That’s right. He said it. After asking me this morning where he might find his freshly laundered gym uniform, and then packing the lunch I had prepared for him into his backpack, this son of mine had the stones (though admittedly not the brains) to say to me, “But you don’t work.”
But the funny part was that he had said this as we were pulling into the parking lot of his school, and not a minute later, he realized that he had actually left his gym uniform back at home. “Can you bring it to me before 8:30?” he asked. (This was at 7:50, and I still had his brother to drop off at another school.)
“But, Clooney,” I said, “I don’t work.”
It’s Spirit Week at Edison’s school, and the theme for today is “Dress to Impress.” Yesterday was “Wear Orange” (It had something to do with an anti-bullying campaign), and Monday was “Dress like a Twin Day.” Edison pulled out his spiffiest duds for today’s occasion. Unfortunately, these include the sport jacket that he wore for his First Holy Communion four years ago. They are a size 8, and he is a firm 12-almost-14. I tried to dissuade him, to tell him that he looked silly, but then an argument began, and I thought, you know what, if he were The Princess, I would have given up at the first protestation. If she’s taught me anything, it’s to pick my battles, and what you are wearing is not worth fighting. So I let him go, even though he kind of looked like this:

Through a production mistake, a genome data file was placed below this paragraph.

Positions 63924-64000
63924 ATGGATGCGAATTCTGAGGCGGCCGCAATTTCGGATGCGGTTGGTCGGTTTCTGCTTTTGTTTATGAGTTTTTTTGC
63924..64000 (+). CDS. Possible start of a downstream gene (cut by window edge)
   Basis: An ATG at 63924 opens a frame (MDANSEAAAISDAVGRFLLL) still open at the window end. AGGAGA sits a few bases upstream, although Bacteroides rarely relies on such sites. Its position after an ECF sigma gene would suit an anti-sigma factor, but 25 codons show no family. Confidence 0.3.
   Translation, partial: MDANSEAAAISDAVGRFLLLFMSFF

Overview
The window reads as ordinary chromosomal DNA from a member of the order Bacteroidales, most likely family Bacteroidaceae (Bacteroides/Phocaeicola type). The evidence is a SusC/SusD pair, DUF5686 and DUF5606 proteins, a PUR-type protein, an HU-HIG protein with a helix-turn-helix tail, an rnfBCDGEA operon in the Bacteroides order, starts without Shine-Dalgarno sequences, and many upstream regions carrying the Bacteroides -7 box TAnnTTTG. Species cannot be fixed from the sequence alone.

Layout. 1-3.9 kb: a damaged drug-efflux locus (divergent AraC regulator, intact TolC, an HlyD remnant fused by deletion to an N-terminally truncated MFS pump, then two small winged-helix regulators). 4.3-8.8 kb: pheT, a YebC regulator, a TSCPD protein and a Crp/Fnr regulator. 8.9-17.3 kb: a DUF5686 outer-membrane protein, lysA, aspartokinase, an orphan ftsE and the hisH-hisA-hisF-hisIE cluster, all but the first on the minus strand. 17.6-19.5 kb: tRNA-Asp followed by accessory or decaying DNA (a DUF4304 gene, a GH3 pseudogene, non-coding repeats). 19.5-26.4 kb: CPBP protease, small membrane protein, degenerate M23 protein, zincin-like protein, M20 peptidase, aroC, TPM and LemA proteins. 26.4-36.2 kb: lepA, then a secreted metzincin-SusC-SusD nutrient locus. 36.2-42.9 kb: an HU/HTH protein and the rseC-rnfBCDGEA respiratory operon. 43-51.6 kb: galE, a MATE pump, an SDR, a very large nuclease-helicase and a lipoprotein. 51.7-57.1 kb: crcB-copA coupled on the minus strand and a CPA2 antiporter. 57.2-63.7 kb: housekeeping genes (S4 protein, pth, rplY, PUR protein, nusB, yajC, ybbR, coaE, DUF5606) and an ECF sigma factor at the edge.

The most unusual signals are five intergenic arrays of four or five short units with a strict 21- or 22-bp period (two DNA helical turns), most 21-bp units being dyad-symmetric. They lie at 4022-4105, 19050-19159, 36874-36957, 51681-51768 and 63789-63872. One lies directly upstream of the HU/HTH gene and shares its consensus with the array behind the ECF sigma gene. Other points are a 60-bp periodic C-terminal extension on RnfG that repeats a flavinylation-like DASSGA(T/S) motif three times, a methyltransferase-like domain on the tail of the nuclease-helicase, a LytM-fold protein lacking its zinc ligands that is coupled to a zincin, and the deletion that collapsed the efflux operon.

Just hoping some of that anti-bullying rhetoric stuck to the ruffians in his middle school population yesterday.
This week Clooney had a geography project due, and he chose to do a Power Point presentation. I’m not much of a helicopter parent, so I let them do their thing and then give it a check the night before it’s due.
Going through his slides, I noticed that he hadn’t done a lot of in-depth research. On the slide marked “EVENTS” for example, he had listed two. One was the Fête de la Musique, which is a music festival that features free concerts from all genres, though I had to help him fill in those details. Then there was something called Marché des Fiertés, so I asked him what that was. He had no clue, claiming to have just pulled things off the Internet through Google. So I did a little research myself. Turns out that it was the Parisian Gay Pride Parade. Not that there’s anything wrong with that, but it might be easier for him to field questions from the class about the Tour de France, so I suggested that he just go with that instead.